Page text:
Extra $4 billion needed to address affordable housing crisis in Mississauga and Brampton
Published May 12, 2023 at 2:31 pm
The affordable housing crisis has reached a point where an additional $4 billion is needed just to keep the status quo in Mississauga, Caledon and Brampton.
A Region of Peel council report delivered on Thursday (May 11) outlined the troubling state of affordable housing.
“This report is a stark reality check,” said Sean Baird, Peel Region commissioner of human services. “We already knew that we were facing an unprecedented and extraordinarily complex challenge, but it is now clear that the level of investment required is tremendous.”
The affordable housing system in Peel has been unable to keep up with dramatic increases in demand for housing and homelessness supports over the last decade, the report notes.
Currently, just 19 per cent of Peel’s housing need is being met and around 91,000 households in Peel need core housing.
The need is growing for several reasons including housing supply limitations, the post-2008 financial crisis monetary policy, and a growing presence of investors.
It’s nearly impossible to buy a home without family or other support.
An average income household now requires about 30 years to save a large enough downpayment for an affordable 25-year mortgage, whereas a minimum wage household requires about 50 years.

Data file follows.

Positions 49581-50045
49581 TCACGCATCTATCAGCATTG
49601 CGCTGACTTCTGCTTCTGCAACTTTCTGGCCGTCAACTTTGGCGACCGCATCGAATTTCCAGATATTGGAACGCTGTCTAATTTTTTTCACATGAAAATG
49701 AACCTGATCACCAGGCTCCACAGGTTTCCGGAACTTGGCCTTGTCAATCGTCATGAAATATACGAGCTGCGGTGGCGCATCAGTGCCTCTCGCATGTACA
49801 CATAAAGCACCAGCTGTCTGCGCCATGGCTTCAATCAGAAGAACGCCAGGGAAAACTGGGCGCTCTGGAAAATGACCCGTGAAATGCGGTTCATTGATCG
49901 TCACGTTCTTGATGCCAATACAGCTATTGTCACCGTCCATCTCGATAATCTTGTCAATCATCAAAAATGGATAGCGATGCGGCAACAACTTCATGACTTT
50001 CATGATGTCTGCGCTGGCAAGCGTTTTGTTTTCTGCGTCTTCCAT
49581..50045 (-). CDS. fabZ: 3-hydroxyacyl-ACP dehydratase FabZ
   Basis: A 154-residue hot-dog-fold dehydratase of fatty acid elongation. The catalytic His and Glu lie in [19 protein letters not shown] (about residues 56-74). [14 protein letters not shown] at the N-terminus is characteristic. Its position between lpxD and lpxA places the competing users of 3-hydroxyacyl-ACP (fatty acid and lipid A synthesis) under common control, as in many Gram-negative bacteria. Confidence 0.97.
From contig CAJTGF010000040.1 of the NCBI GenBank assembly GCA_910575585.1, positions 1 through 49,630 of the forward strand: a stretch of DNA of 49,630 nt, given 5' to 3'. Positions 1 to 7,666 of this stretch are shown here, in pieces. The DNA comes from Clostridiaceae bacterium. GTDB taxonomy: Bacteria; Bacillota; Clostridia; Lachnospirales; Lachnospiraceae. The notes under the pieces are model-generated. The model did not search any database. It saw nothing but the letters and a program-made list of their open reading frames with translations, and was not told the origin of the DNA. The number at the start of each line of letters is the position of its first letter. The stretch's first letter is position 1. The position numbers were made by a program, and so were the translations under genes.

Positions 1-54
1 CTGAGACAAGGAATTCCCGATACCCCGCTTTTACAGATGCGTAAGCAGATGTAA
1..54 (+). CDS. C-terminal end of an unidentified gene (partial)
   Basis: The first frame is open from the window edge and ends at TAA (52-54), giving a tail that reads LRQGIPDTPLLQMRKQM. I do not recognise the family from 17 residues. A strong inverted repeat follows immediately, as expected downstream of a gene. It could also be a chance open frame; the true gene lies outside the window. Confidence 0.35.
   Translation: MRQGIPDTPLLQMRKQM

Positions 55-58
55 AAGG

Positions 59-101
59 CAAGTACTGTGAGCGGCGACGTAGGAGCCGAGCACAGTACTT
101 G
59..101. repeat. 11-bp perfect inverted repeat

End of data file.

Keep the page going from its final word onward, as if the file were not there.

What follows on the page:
Average rents in Peel are equivalent to nearly all of a minimum wage earner’s income, and approximately 4,000 people relied on the emergency shelter system in the last year alone.
To make things worse, the additional $4 billion will only meet the need of that 19 per cent over the next ten years. It is estimated that it could take up to $50 billion over the next ten years to meet 100 per cent of core housing need in Peel, according to the report.
Without significant additional funding, Peel will fall further behind in tackling the affordable housing crisis.
Peel Region is the primary funder of social housing in Mississauga, Brampton and Caledon.
“We simply cannot make inroads into tackling this crisis without significant support from all levels of government and partners in the private and non-profit sectors,” Baird said. “If we are to help our residents to get and keep housing they can afford, the time for funding is now.”
Staff is expected to provide recommendations funding for the 2024 Housing Supports Service Plan, forecast and budget request.
For the full report see: Affordable Housing: Investments Needed to Close the Gap.insauga's Editorial Standards and Policies advertising